Celebration of a Nation

Photo credit: Eitan Schild

Last night I watched the fireworks.  They burst into the night sky right after the 7th grade flag dance, which my youngest daughter was a part of.  During the performance, she ran across the basketball court, her flag held high in the sky.  The group’s coordinated movements created an explosion of blue and white in motion.

When the fireworks started, the crowd was silent except for oooh’s and aaah’s.  The usually dark sky filled with color: green, red, blue, and white sparks in a series of ever more complicated patterns.   Music played over the loudspeaker, Chai, chai, chai, Am Yisrael Chai!

 A psalm passes from generation to generation,

Like a spring from long ago, and on to eternity,

I ask and I pray,

It’s good that hope was not yet lost.

Alive, alive, alive,

This is the song that grandfather,

Sang yesterday to father,

And today I sing

The people of Israel live.

My body swayed to the music as I watched and felt the explosions of color.  I held my little son’s hand in mine.  He danced too.  The words penetrated my soul, and my eyes filled with tears.

The Jewish people are here.  We are alive and singing.

As I looked out on the small crowd assembled on the grassy hill and stone bleachers, all I could feel was a potent awareness that our downtrodden nation had finally returned to our own Land.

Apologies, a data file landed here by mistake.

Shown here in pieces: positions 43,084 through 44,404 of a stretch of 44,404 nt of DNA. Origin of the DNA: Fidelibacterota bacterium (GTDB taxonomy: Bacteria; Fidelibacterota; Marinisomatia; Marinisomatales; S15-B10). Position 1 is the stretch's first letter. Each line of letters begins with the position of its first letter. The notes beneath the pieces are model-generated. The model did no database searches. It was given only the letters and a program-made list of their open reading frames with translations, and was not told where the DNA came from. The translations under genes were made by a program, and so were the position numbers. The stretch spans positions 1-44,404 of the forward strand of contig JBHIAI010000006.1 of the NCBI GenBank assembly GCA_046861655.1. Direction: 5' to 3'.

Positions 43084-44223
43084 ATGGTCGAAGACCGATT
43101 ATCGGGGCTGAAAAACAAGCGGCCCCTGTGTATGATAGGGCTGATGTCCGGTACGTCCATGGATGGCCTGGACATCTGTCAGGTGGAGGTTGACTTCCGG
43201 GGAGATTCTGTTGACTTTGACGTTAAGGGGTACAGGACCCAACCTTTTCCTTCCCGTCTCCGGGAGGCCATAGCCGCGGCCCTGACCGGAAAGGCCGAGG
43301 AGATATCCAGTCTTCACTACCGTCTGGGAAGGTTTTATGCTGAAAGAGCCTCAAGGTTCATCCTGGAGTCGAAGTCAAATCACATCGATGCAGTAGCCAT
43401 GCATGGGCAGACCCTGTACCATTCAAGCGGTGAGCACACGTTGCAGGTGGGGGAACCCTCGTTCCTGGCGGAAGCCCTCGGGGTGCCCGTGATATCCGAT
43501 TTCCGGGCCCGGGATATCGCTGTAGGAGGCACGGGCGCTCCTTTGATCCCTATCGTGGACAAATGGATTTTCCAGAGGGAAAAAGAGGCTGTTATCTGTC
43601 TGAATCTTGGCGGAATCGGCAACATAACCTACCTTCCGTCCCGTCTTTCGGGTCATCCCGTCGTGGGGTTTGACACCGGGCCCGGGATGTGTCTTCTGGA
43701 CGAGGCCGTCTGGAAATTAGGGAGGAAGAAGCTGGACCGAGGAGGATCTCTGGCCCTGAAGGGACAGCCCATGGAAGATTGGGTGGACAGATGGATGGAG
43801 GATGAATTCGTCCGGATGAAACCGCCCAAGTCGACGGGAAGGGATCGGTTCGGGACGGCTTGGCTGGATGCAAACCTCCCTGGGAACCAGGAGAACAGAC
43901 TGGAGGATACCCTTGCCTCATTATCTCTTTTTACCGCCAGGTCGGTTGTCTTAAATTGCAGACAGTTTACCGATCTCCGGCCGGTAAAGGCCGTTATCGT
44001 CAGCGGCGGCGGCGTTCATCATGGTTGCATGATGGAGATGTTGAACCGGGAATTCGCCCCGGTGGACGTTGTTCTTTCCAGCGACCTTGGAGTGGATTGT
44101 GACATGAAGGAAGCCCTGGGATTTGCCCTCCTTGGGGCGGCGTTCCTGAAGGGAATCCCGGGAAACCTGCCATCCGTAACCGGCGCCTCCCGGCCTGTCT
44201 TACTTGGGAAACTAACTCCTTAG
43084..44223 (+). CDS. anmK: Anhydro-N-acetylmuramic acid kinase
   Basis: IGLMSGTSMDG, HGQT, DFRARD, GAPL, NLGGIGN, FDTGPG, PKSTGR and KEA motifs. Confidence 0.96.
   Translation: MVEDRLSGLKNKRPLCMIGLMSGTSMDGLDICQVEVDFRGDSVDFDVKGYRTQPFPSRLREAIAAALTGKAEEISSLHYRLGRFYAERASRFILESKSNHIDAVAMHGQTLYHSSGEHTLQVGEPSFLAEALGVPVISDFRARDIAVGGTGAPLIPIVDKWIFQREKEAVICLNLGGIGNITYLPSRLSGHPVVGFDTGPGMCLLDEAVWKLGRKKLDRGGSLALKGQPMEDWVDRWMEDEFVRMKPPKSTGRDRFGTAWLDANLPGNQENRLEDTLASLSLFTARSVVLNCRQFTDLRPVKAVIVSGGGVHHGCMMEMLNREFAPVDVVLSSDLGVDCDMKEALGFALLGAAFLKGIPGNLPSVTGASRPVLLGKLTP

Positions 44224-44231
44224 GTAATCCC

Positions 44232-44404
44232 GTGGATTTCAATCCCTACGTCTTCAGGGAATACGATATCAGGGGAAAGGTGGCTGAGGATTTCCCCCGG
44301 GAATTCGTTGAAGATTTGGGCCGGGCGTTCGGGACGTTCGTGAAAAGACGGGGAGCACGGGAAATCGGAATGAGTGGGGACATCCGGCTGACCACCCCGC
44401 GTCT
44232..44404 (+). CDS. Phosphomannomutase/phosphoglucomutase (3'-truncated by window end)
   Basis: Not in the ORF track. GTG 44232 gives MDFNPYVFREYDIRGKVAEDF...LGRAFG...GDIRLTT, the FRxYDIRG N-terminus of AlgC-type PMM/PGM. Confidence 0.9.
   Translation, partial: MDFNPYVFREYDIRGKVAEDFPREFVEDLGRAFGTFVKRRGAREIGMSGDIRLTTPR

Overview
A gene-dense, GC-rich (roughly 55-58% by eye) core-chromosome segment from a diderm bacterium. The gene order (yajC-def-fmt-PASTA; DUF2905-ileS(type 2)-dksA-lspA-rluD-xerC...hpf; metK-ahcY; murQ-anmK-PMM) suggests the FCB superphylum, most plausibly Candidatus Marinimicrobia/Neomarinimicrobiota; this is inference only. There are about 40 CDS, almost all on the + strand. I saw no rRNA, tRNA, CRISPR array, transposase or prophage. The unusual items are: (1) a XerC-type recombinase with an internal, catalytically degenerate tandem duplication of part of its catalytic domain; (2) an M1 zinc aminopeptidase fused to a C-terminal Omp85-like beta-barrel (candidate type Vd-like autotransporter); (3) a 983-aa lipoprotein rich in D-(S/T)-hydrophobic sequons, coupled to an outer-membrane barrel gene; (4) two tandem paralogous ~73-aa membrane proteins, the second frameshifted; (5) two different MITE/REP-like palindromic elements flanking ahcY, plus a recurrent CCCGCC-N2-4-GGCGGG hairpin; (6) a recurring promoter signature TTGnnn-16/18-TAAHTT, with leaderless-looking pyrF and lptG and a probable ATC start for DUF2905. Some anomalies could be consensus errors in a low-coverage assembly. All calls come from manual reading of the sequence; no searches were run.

Our Land.  Made up of communities of people, young and old.  Made up of grassy hills and stone bleachers and big cities and beach towns and desert shacks.  Made up of mountains and valleys and forests and rivers, all named in our own language.  And bursting with fireworks on our national Independence Day.

I don’t know why I need fireworks to internalize this fact with such raw force.  But each year on this holiday, I find myself listening to Israeli songs blasting over the loudspeaker, standing in a crowd of teens, small children, and adults, and being inspired to tears.

Perhaps it’s the simple honesty of the gathering…or maybe it’s that fireworks remind me of the 4th of July and grand American pride.  Who would have ever believed that our small, wandering nation would be blessed with the security of our own country, our own people, and our own government, in our very own Land?  After last week’s Holocaust Memorial Day, the blossoming of our nation feels incredible.

Alive, alive, alive,

The people of Israel live.

About the Author
Susannah Schild writes about hikes in Israel from her home right outside of Jerusalem. You can find more of her writing at hikingintheholyland.com
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